Awkward, quirky, and cringe-worthy has become a norm for female comedians. It is like Black comedians telling jokes about white people. It pretty much has become the basic go to. However, in Fleabag Season 1, you get the sense that while Phoebe Waller-Bridge is likely embellishing and making up a few things she has gone through, it’s not all about the jokes as it is about real people trying to get through weird and uncomfortable moments.
Fleabag (Phoebe Waller-Bridge) formerly owned a café, with a gerbil theme, with her best friend Boo (Jenny Rainsford). Someone who accidently committed suicide. Since then, the shop has been struggling and Fleabag even worse. If only because, out of all the people in her life, Boo was perhaps the one person who got her, or at least attempted to.
Fleabag’s mom, who she is told she is like, died of breast cancer and her mother’s best friend (Olivia Colman) swooped in and took her best friend’s husband (Bill Paterson). Someone who can barely look at Fleabag too long for it triggers memories of his wife. And even with Claire (Sian Clifford), Fleabag’s sister, there is a disconnect. Possibly because Claire is posh and Fleabag is well, common to a certain degree, but eventually you realize the girl is on her own. Even if her body is able to attract a few men to help pass the time with. At least, until it doesn’t allure people anymore.
I love Her Breaking The Fourth Wall
Breaking the 4th wall is by no means a new method for a narrative, yet Waller-Bridge uses it almost in a Deadpool type of way. One in which she doesn’t allow you to simply be part of the audience but like this new friend who she doesn’t know well, but you are hitting it off. Both in terms of storytelling and comedic moments, it leads to you becoming quite connected with the character Fleabag. For as much as it is used for commentary about whatever it is she is going through, it is also used to show some form of vulnerability and you really getting a look inside her head. Almost to the point that it seems like you are like a new Boo to her and she wants to see if you are able to laugh with her than at her, and perhaps can be there when everyone else has paired off and abandoned her.
The Mystery Behind Boo
You can tell the absence of Boo has a strong effect on Fleabag. Not just because she was her business partner but because she was her only friend. She was the only one who pursued getting to know Fleabag on a personal level. So as we come to understand the reason behind her death, you are left a bit shocked. If only because she seemed so happy yet was apparently as broken as Fleabag is.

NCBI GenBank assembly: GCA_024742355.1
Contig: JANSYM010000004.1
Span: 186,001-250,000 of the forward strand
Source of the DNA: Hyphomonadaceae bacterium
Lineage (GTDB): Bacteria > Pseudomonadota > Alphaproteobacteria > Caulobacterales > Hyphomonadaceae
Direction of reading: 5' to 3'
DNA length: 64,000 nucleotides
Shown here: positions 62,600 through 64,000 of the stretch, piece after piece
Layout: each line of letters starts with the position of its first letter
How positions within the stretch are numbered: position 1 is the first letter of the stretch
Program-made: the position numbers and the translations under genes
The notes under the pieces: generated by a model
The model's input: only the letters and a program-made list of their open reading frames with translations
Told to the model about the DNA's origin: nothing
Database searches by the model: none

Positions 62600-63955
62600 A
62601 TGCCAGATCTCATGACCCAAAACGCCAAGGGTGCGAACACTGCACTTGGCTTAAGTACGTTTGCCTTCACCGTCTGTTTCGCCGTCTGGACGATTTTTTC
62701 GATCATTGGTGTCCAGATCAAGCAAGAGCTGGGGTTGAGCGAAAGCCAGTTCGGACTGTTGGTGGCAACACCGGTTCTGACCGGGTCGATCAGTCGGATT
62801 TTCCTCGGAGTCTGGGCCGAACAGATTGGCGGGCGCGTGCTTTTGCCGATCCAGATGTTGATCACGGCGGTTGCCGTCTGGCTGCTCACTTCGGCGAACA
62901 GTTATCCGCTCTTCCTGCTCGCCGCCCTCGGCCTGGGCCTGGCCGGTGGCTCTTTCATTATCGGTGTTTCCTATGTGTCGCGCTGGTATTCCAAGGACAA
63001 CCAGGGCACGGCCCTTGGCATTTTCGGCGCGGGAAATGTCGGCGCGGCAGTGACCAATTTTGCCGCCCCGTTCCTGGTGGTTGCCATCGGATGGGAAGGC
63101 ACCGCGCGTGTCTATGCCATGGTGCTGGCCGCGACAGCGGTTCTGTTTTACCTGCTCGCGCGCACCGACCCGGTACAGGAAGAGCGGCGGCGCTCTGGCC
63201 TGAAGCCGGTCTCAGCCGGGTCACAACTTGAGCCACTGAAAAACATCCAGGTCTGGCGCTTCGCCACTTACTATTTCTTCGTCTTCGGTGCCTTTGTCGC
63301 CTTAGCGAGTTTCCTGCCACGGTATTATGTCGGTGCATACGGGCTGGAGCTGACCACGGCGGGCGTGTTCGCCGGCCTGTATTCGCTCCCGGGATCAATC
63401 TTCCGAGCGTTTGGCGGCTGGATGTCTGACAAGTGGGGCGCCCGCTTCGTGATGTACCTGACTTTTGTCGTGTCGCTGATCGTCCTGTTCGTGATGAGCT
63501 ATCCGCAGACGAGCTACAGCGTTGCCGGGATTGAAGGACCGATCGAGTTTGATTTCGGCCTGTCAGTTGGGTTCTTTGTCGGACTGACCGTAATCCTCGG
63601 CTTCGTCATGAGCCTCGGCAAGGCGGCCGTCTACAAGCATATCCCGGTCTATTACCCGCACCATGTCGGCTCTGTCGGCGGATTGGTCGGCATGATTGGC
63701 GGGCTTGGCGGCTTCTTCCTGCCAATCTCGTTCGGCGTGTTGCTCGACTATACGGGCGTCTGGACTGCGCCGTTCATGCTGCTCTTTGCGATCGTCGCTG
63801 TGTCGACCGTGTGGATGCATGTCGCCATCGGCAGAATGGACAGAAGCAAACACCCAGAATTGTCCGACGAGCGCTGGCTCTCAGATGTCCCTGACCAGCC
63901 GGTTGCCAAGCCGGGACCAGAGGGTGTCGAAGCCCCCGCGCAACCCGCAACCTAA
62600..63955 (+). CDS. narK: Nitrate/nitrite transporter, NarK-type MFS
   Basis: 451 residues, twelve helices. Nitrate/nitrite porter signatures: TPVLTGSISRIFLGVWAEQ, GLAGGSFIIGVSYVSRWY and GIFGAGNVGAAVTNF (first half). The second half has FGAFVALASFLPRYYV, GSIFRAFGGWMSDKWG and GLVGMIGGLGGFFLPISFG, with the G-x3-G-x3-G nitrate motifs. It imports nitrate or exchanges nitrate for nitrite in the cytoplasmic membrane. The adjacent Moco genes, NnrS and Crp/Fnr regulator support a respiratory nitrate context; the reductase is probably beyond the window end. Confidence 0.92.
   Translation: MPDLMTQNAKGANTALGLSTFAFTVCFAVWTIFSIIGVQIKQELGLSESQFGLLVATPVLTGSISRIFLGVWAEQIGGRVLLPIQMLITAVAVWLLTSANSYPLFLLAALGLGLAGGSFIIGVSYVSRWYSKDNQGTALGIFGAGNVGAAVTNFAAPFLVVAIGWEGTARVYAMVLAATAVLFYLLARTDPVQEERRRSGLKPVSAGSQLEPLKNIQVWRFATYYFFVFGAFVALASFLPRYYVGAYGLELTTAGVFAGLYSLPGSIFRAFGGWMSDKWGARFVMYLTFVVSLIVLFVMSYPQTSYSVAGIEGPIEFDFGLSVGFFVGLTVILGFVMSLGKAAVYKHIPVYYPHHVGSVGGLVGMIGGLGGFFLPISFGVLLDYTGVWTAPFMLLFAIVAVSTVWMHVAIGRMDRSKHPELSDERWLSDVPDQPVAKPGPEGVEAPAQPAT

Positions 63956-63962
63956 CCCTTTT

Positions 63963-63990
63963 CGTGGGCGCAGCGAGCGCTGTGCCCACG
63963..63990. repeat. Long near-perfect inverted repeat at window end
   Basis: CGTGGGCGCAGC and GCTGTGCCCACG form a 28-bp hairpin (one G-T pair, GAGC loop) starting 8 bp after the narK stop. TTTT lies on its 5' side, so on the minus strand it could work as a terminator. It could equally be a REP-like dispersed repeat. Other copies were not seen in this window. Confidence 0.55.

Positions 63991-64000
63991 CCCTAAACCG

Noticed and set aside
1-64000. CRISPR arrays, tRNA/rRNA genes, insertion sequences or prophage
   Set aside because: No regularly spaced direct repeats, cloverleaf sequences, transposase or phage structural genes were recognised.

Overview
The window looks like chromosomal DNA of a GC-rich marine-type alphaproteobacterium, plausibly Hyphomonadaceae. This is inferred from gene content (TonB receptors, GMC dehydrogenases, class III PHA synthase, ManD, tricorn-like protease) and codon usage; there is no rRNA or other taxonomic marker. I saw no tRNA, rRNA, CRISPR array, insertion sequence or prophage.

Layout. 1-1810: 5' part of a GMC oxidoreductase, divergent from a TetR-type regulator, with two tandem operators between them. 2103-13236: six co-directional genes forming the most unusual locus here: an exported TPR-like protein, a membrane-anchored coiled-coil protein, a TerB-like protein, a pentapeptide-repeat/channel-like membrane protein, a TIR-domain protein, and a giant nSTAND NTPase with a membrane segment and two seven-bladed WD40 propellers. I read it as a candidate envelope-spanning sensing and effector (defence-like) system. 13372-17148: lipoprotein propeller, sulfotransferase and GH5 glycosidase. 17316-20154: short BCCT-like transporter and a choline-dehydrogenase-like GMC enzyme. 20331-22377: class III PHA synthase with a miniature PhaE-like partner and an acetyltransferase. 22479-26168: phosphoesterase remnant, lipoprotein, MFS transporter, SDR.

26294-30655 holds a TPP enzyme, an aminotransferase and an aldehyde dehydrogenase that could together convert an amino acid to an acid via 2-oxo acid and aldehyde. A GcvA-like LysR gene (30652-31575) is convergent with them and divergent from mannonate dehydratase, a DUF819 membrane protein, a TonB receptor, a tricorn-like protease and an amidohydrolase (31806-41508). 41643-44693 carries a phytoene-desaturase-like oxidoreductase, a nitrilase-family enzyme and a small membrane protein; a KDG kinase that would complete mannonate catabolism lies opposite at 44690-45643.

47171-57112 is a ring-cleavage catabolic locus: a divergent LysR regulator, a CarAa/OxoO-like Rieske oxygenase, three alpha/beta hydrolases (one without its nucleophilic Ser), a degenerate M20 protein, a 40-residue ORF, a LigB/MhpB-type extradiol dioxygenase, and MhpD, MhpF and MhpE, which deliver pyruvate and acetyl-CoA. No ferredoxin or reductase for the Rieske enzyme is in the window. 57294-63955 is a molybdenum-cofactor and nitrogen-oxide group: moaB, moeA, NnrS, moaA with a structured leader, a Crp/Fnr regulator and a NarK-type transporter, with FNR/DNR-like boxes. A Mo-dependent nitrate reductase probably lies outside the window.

On The Fence
Balancing out a person’s quirks, or not making a moment seem purely for the sake of a joke is difficult. Something which this season doesn’t necessarily struggle with, but the balancing act does come with notable shifts as there is a pursuit for a happy middle ground. Take Fleabag’s godmother, for example: Colman plays her in such a way where there is a balance between the awkwardness about being around Fleabag, who reminds her of her best friend, and comically being condescending toward her. However, at the same time, when it comes to Fleabag’s love interests there is this sense Waller-Bridge was playing up certain peculiar and annoying traits of her exes. Most of which don’t create complex and real-seeming characters. If anything, they seemed more so geared as people to laugh at or made to help you understand what Fleabag is willing to put up with so she won’t have to deal with a silence only broken by retrospective thoughts.
Overall: Positive (Watch This)
I was quite surprised by how much I enjoyed this show. Now, granted, it being 6 episodes doesn’t give it a huge amount of room for filler and time to get on your nerves. However, in those 6 episodes, you really connect with Fleabag in a way which shows that have 2, 3, or even 4x as many episodes don’t have you connect to the lead character. For while some of the people in her life seem too weird to be true, for almost each and every one of them there is some pursuit of them being normal and you understand Fleabag through them.
Hence the positive label. For while the season is short, the character of Fleabag, and the world Waller-Bridge crafted, leaves a positive impression. Making you hope when the show returns in 2018, since Waller-Bridge is going to be in the new Han Solo movie, it will maintain its ability, and desire, to create odd and unique people. People who are undoubtedly odd, yet there is some sense of humanity there. Showing that everyone, and every situation, isn’t simply a joke or embellished memory, but part of telling a story which, in the long run, has meaning.
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